Ask first for the name of person you want to find out, and you will save a lot of questions afterwards. By asking a person’s name, they say, you will get much more information. Can you really tell a person’s gender, religion and nationality just from their names?
I determined to prove this suggestion. “What’s your child’s name?” I asked my friend’s, who recently became a proud father, instead of the standard inquiry, “Is it a boy or a girl?”.
My friend smiled when he mentioned the name, “Chenscova.”
“A girl, congratulations!” I meant it. He wanted his first child to be a girl, I remembered.
“No, it’s a boy!” he said, still grinning though. I was wrong.
“Then why you named him Chenscova?” I looked at him curiously, “It sounds like lovely Russian name, yes, but it’s for girls.”
“How do you know that?” he shot back. I’m not sure either. But I did mention to him names such as Kournikova, Sharapova (which are females), Karpov and Kasparov (which are males).
“If Russian names end with –ova they seem to be females; -ov for males.” I concluded.
“You want me to change my son’s name to Chenscov, without ‘a’?”
“I’ll do the research, to be sure.” I hesitated. I felt bad. I didn’t mean to tell him wrong, who perhaps, didn’t mean the name to be Russian, either. But I know how it feels to be frequently mistaken because of my name. I’ve lived it, and it’s annoying. I want his son not to repeat my own experiences.
My name is Julitra Anaada. If you thought I was a woman, you are a statistics. 9.5 out of 10 people who initially come in contact with me thought I was a female. The rest of 0.5 % were correct because they changed their mind.
My name reveals it, only on the wrong side of perception. When people called me they were often surprised to hear a low, baritone voice that answered them. “Can I talk to ibu Julitra?” was the familiar respond. Some would disconnect abruptly thinking it was the wrong number. And there are delayed check ins, newspaper and magazines subscriptions and invitations where I became a Miss. If not for legal complexities, I would have changed it long time ago.
What’s in a name? asked Shakespeare five centuries ago. Plenty. Your name, in many ways, affects your life. There was a report saying that your name determines how quickly you get hitched by the opposite sex. One Australian newspaper reported that good and bad guys were perceived from their names. Today, we live in an instant world, and names are often one of the easiest things reachable to form instant opinion of others.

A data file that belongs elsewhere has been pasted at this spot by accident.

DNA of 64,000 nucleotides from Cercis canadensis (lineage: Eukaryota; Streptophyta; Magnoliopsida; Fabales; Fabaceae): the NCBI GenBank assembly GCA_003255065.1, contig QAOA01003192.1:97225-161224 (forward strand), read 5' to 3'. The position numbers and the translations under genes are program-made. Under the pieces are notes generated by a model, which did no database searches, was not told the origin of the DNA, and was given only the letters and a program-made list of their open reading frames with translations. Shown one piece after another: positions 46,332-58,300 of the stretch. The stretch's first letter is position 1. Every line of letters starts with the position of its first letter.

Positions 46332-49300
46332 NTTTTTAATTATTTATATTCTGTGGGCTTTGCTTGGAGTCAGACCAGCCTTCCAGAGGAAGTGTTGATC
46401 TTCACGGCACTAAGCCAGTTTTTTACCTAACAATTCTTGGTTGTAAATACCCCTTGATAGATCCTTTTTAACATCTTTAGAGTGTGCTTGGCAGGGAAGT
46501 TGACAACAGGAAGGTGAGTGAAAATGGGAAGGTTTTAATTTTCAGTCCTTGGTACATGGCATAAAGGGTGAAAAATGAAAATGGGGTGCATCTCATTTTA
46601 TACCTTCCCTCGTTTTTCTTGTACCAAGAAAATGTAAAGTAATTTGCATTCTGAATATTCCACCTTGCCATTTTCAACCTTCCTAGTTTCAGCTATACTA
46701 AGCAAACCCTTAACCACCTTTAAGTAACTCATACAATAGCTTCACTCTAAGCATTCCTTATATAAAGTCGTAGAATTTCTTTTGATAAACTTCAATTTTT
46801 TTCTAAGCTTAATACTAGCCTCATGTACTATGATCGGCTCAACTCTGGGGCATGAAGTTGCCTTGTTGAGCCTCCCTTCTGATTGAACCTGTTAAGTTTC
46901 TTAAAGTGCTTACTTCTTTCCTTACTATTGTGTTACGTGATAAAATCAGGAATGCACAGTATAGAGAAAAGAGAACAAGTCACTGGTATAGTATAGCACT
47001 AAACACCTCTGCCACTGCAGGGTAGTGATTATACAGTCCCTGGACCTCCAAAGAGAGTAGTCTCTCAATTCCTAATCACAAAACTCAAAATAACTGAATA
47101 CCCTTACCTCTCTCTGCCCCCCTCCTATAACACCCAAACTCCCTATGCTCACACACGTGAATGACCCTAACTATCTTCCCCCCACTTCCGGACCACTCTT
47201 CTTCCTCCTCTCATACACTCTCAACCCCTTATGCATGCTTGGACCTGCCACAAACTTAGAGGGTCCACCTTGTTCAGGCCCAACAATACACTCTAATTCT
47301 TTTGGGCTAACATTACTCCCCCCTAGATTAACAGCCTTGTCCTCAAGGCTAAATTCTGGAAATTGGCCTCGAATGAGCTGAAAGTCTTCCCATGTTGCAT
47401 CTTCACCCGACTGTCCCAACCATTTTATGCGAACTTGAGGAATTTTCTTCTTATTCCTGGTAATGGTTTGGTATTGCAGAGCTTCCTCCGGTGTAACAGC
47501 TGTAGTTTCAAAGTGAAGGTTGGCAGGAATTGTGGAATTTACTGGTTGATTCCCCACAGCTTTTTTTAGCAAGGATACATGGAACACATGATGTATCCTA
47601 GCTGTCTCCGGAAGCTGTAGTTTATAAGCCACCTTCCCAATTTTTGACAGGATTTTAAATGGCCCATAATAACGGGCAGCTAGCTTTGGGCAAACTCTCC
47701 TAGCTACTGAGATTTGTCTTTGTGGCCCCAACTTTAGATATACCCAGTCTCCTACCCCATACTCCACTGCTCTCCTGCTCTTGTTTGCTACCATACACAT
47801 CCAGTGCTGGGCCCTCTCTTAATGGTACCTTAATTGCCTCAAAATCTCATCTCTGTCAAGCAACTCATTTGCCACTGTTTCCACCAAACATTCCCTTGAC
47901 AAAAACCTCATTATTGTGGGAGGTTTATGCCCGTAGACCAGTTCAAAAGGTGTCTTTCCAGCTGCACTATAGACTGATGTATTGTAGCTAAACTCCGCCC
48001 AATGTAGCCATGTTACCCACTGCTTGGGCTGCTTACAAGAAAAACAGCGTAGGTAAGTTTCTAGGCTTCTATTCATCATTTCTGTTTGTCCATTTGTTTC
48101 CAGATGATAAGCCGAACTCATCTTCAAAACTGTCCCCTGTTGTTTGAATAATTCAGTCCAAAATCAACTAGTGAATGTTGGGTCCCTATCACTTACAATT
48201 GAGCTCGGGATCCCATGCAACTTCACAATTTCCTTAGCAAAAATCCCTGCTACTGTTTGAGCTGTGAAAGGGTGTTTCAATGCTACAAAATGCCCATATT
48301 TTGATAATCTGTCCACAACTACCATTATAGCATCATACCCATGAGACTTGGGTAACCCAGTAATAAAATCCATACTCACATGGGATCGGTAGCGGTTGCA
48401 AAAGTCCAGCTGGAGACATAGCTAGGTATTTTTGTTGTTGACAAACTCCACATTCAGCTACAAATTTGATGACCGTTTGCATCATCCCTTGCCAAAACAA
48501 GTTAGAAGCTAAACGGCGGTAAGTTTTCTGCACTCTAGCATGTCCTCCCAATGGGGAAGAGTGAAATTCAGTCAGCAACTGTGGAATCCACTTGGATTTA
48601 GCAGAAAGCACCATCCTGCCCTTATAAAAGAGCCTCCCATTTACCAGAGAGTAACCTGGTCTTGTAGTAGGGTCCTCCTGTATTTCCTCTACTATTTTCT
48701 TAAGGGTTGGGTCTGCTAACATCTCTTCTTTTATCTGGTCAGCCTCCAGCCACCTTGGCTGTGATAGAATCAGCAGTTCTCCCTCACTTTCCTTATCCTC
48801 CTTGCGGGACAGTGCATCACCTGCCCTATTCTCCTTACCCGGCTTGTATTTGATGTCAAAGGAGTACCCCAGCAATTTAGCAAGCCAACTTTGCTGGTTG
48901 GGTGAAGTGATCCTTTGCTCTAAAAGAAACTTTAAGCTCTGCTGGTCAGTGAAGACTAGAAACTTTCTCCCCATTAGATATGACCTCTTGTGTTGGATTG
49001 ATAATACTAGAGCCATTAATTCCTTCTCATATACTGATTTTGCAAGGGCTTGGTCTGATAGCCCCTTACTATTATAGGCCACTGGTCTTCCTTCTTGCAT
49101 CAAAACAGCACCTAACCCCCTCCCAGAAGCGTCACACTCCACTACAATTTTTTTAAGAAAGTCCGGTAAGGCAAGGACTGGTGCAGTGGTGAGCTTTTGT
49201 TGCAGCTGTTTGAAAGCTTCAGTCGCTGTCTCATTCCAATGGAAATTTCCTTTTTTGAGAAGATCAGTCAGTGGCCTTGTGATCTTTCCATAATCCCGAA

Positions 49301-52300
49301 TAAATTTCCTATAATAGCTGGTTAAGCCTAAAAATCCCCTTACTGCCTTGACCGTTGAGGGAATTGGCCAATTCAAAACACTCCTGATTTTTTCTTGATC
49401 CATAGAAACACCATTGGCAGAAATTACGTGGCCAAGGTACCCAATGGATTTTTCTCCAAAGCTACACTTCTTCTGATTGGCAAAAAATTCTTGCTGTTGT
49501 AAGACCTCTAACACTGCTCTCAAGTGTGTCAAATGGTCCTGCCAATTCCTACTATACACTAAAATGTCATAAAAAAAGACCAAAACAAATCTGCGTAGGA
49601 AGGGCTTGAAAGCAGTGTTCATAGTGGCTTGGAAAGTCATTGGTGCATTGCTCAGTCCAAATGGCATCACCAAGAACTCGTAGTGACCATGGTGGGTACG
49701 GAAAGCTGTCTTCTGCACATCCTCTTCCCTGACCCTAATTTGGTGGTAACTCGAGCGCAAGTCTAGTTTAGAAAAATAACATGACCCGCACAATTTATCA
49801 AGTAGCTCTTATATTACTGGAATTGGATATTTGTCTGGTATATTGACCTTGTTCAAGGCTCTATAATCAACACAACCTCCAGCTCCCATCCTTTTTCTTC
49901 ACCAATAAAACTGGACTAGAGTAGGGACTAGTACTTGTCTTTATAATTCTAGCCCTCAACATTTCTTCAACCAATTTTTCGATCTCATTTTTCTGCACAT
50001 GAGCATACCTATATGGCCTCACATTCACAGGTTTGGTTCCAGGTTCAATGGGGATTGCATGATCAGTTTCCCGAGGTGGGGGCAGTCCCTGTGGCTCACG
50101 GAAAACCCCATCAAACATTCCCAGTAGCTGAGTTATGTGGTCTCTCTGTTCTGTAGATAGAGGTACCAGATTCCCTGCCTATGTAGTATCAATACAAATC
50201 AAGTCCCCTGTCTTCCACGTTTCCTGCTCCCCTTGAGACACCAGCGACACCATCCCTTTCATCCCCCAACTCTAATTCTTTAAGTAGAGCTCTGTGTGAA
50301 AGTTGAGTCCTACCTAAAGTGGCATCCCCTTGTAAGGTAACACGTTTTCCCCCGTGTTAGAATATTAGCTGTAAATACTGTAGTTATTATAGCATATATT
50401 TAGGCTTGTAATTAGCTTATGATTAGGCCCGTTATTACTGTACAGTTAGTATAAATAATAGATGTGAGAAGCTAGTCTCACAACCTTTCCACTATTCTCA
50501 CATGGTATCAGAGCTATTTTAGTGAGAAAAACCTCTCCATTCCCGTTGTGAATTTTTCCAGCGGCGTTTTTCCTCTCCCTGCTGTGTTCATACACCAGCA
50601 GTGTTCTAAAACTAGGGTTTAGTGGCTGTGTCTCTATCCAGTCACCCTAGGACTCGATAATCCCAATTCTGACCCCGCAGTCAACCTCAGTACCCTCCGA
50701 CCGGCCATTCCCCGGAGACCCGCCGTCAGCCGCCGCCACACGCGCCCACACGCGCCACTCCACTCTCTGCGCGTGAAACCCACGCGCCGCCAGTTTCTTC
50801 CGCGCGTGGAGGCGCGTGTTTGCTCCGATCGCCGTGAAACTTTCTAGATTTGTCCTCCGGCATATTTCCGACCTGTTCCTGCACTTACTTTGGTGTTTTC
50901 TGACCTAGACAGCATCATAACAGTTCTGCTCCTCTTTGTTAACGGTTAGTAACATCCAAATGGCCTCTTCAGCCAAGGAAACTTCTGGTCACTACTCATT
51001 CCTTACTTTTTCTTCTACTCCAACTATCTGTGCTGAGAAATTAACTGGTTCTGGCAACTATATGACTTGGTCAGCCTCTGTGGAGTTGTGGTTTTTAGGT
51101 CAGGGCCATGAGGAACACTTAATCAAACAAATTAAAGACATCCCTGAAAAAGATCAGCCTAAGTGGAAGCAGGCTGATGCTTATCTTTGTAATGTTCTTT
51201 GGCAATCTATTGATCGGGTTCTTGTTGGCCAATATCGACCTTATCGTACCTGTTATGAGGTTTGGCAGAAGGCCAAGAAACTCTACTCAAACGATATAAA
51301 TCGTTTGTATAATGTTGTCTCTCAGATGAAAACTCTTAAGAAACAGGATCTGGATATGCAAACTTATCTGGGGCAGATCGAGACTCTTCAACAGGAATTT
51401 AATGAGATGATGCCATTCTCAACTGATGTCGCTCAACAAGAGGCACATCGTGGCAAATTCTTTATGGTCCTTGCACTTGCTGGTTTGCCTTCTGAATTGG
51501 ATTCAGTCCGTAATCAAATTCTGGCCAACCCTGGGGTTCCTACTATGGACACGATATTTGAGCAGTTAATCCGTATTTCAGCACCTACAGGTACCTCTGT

Some parents consider some names are sexier and more sophisticated than others, so their expectations. But it’s not always the case. I’ve got a friend who shares the same name with one particular famous, handsome celebrity, except that, physically, they are total opposites. Every time the actor’s name is mentioned, my friend’s physical appearance comes first to my mind, simply because it has associated with my friend longer. But, oddly, it’s never the other way around.
It’s also common here for Indonesian parents to name their offspring after the exemplary Figures in their respected faiths, hoping the child would inherit the same qualities. But I wonder why although there are many “Muhammads” –in fact, the name Muhammad, and its variations, is said to be the most popular babies names all over the world, including in so called Christian land like Britain- here, I never meet people whose name are Jesus, even though the name is common in Latin America?
Your name could be the first thoughtful gift your parents gave you. Or later, embarrassing, although you know they didn’t intend it to be that way. Or did they? Until you meet people with names like “Hitler” or “Judas”. Seriously, they ought to be joking. But it’s nothing when you know in New Zealand a couple named their baby “4Real”. Yes, it’s for real!
In this age of case sensitivity, your name could also mean whether you could receive emails your new acquaintances sent you. Or being able to legally vote, because the name on your ID doesn’t match. It’s true that in Indonesian language, once you could pronounce a word, you could also correctly spell it. Still, there are many variations to familiar names. Take for example one name of “Ahmad”. Although it’s the most popular spelling, there are variations such as Achmad, Ahmat, Akhmad, etc. Ditto for other imported names.
Some parents even go further than showing their children as living existence of their shared loves: They want their children to share their names as well. Thus papa Timotius and mama Priscilla, for example, could rightly call their girl as “Tiscilla”. Very clever, and at the same time it expands the name database. Only one problem: it introduces more unfamiliar names, clumsy on the lips, exotic to the ears and slow to write on papers.
And that brings me to my last thought, why there are not many Indonesian names taken from Indonesian words? Plenty of ordinary words are available but yet go with deep poetic nuances and meaningful metaphors such as, among others, “Bunga” and “Cinta” for girls or “Lantang” and “Tegar” for boys?
I did my research. I was right: -ova is the ending for Russian female names while –ov is for males. I gave the Internet printouts to my friend.
“Thank you for your research.” My friend said. “But the name ‘Chenscova’, with ‘a’, would stay; I didn’t mean to name him the Russian way. I named him after my mother, Chen, who has passed away three years ago.”
“Besides,” he continues, “once you get the birth certificate, the name stays for good.”
I looked at Chenschova who was sleeping on his mother’s lap before saying goodbye to him, to his brand new parents.